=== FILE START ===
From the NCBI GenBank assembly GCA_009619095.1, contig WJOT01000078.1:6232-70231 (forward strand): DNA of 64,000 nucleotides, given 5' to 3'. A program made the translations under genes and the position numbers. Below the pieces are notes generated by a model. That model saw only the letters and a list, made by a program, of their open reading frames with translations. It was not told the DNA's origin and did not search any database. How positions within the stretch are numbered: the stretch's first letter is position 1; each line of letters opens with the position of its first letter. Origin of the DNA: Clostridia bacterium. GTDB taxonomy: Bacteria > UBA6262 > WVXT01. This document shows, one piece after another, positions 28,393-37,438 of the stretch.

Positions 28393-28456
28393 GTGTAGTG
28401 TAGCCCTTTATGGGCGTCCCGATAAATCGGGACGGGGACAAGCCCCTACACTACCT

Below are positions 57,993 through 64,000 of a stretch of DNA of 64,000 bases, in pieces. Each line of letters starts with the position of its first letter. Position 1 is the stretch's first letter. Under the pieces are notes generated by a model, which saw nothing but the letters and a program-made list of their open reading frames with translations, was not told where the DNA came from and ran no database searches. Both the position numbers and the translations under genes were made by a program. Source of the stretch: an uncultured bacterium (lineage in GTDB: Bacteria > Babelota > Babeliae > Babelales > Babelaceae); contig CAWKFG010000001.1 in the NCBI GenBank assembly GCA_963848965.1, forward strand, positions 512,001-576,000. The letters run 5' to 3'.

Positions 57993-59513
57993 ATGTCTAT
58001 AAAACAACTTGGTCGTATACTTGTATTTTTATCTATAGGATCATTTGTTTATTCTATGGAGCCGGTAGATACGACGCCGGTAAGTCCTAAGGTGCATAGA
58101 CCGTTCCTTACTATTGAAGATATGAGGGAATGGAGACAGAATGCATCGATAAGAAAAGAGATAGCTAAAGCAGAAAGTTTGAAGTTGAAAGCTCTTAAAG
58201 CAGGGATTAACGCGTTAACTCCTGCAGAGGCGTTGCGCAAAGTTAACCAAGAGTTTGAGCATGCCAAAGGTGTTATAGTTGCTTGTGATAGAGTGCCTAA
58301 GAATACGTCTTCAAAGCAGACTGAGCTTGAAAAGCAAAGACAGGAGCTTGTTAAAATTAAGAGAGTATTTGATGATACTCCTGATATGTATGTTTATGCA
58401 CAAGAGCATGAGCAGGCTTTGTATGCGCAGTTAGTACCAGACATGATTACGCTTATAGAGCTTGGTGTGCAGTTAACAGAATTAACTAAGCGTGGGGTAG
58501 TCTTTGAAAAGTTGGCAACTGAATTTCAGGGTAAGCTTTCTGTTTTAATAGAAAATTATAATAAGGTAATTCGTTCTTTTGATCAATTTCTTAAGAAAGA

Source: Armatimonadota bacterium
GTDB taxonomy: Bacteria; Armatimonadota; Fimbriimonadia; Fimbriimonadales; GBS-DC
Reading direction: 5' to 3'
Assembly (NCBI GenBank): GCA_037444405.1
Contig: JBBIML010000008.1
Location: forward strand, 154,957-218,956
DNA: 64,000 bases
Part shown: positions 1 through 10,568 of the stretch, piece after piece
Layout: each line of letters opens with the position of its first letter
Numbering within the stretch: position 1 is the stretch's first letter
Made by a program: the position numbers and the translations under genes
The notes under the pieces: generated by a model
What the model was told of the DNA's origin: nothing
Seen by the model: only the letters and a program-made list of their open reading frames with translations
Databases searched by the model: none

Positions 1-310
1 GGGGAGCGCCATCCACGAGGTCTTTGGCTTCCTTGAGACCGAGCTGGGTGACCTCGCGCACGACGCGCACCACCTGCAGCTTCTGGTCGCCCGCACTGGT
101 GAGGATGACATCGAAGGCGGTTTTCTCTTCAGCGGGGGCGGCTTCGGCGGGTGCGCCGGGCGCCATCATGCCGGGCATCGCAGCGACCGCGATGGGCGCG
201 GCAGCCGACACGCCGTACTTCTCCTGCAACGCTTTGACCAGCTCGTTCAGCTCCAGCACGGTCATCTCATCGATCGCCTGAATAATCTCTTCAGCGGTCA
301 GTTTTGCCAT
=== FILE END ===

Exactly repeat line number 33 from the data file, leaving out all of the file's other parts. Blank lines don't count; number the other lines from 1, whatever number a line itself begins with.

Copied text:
301 GTTTTGCCAT